Cluj-Napoca and Its Climbing Walls

A cathedral in Cluj-Napoca during heavy snow

Recently I had the pleasure of visiting Romania and spent a few weeks in Cluj-Napoca. It's not really somewhere that springs to mind as a holiday destination for most Brits, but I think it has lots to offer and it's a very budget friendly option!

Cluj is a modern, clean city. It has the reputation of being a tech-city thanks to the presence of various large multi-national employers in the area and there's a thriving meetup scene, with some really interesting talks happening in English. In general everyone seemed to speak flawless English, which was super helpful!

Getting around is easy thanks to the modernised public transport with a mix of buses, trams and trains running frequently throughout the city. You can buy tickets or an access card (similar to an Oyster card) at various bus stops but I found it easiest to pay on the bus with contactless.

A kind local mentioned that apparently all the transport is free on a Friday. Weirdly I never actually saw that information written down, even looking around online, but it did seem that no-one was paying on Fridays so I went along with it!

I'm sure it is official but it reminds me of my first job where despite the dress code being business-casual the employees organically adopted casual Fridays. It ended up being very resistant to management's attempts to get rid of it! It's cool how much the pandemic changed work for me, I can imagine going into the office again a few days a week for the right company, but I don't think I'll ever wear a shirt to work again.


Initially I was drawn to Romania for remote working since they have really good internet and aren't in the Schengen zone for now, so it's a great place to reset your EU tourist visa allowance. It turns out that Romania also has some amazing mountains as a reason to visit though! In particular Cluj is close to the Apuseni national park which I'd thoroughly recommend checking out.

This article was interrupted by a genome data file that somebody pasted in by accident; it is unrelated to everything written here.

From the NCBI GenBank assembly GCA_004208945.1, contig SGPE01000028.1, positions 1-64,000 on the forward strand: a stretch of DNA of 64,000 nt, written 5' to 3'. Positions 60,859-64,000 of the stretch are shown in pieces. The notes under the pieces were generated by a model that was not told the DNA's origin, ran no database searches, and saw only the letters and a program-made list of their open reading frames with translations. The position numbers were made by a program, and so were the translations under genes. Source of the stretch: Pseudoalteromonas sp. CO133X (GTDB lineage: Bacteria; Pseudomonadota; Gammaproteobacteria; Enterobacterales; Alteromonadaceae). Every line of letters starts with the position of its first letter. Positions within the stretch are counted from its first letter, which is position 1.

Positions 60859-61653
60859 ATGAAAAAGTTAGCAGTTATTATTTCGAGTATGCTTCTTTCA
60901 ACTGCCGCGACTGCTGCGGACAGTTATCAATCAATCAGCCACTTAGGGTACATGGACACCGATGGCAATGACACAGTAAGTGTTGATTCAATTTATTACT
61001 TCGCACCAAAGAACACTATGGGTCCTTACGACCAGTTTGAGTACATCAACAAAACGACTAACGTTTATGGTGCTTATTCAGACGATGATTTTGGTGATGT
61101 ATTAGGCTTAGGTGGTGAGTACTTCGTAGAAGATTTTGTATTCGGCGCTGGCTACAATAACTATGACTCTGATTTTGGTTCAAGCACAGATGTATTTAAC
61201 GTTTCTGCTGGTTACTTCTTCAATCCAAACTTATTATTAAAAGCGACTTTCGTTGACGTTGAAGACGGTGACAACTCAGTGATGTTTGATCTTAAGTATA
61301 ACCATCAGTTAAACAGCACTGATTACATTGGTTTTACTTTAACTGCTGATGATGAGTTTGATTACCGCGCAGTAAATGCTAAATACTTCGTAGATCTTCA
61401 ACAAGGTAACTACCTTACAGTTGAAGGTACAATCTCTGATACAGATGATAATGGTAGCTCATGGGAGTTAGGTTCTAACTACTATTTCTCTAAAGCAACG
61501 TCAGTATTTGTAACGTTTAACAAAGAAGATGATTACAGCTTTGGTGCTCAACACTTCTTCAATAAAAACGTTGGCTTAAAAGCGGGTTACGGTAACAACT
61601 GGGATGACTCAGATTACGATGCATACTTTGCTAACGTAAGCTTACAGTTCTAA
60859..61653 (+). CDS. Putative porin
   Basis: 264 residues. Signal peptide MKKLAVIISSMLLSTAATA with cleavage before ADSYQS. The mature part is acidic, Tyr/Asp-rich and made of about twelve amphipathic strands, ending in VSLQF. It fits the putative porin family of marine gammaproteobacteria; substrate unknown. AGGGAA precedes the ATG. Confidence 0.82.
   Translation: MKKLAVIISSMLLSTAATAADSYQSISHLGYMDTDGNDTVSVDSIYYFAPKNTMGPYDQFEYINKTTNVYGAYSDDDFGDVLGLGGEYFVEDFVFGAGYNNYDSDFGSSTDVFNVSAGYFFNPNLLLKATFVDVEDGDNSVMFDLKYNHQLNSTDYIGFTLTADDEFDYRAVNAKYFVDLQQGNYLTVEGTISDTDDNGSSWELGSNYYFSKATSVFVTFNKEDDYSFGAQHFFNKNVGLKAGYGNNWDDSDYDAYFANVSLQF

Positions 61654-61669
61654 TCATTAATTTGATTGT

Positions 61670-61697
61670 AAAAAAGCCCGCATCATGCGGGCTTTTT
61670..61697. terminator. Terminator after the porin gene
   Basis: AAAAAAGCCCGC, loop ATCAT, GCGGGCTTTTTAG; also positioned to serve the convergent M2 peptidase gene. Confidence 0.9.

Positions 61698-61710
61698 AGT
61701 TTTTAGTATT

Whilst the mountains are great for the weekends it's nice to be able to get some climbing in during the week and Cluj has four different centres. I couldn't find much information about them online so thought I would share my opinions here.

One weird thing about all the gyms is they have these open wooden boxes to leave your chalk bag in while climbing. I'm not entirely clear on why but it's kind of annoying as it leads to people walking back to them lots, so it can be hard to see which walls are in use. Not everyone was using them though so I just kept my chalk with me and it seemed fine.

Central Climbing

The inside of Central climbing

This was the first gym I visited and it's roughly a 30 minute walk from the centre of town. To enter it feels like you're walking into a residential block as the buildings form a sort of square, but you go past the first door on the right which looks like a little kiosk and enter a warehouse using the second door on the right. The inside of the warehouse is massive and people even park inside it, then the gym is a building within a building nestled in the corner.

In the main area there is a mix of top rope, lead and bouldering plus a training area and a moonboard setup (although it doesn't have lights/app functionality). Then there are two separate mezzanine areas, one with some cardio equipment and the other with a spray wall.

The bouldering is mostly overhanging with quite a burly style. The grading is based on coloured tags (with no associated grades), it felt a bit all over the place so just give everything a go! Holds weren't pristine in terms of cleanliness, but better than some of the others (brushing holds doesn't seem very popular in Romania!).

I found the people here really friendly and had some good sessions. A big plus is that it seemed to get significantly less busy than some of the other gyms despite being closer to the centre, so this was one of our mainstays for after work.